WFP and Ministry of Health join forces to improve nutrition and health practises in Timor-Leste
One in two children under the age of five in Timor-Leste are stunted, meaning they are too short for their age and aren’t getting the nutrients they need to grow into healthy adults. “SBCC can be very effective to prevent malnutrition by shaping positive behaviours for improved nutrition and health. Prevention of malnutrition through SBCC can help break the intergenerational cycle of malnutrition”. said Mr. Dageng Liu, WFP Timor-Leste Representative and Country Director “It is crucial to understand what works well for Timor-Leste by sharing our successes to improve families’ nutrition”.
Held on 12 – 13 December, the symposium served as a platform for the Government of Timor-Leste to spearhead enhanced coordination and evidence sharing among partners working on nutrition and health. It offered experts the chance to showcase their work, best practices and innovative approaches to improving nutrition across the country.
The nutritional status of children, adolescents and pregnant and breastfeeding women remains a significant challenge and priority for action in Timor-Leste. “SBCC is a tool that can help the community understand nutrition and be able to look after themselves, while contributing to the health and nutrition of the family”, said Dr. Odete da Silva Viegas, General Director of Health Services of the Ministry of Health.
SBCC is an evidence-based strategy that aims to improve health and nutrition. It consists of a collection of communications activities and tools used to positively influence people’s behaviour. Improving nutrition nearly always requires some level of behaviour change and SBCC can help people make these changes, such as eating more diverse foods and including fortified rice in their diets to boost their intake of micronutrients.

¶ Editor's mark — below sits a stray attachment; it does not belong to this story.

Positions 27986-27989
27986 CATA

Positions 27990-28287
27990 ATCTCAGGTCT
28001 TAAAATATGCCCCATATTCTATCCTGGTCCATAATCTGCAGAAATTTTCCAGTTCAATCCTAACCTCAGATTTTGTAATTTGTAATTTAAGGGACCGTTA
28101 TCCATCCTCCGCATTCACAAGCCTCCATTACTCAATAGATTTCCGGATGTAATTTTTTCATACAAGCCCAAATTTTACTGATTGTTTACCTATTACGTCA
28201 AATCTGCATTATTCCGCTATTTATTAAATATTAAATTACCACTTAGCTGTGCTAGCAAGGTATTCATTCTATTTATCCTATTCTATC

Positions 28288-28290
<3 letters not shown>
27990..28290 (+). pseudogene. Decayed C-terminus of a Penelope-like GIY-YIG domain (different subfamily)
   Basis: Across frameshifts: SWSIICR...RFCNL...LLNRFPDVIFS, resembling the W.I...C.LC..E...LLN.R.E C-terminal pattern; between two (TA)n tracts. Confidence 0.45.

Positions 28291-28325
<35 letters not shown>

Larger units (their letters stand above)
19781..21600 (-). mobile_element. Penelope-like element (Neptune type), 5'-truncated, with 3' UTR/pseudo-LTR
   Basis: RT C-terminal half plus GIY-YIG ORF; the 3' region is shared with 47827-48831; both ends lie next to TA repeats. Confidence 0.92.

With the valuable support from KOICA, WFP and the Ministry of Health in partnership with UNICEF, UNFPA, TOMAK, Ba Futuru, Alola Foundation, Catalpa International, Marie Stopes International and John Snow, Inc., are focusing on reaching out to all children, pregnant and breastfeeding women and adolescents in the country to ensure better health and nutrition.
“This symposium represents a great example of Government and partners coming together with complementarity and a collaborative approach to make a difference in the nutritional status of the Timorese population” said Mr. Sikhyon Kim, KOICA Country Director for Timor-Leste. “KOICA is proud to be supporting such events, the future calls for increased partnerships to leverage Government efforts to address key nutrition and health issues”.
WFP supports the Ministry of Health promote positive behaviours on nutrition, health, sanitation and care practices as a cornerstone of programs to prevent and treat malnutrition among Timor-Leste’s most vulnerable population groups (children under five, pregnant and breastfeeding women and adolescents) and society at large.
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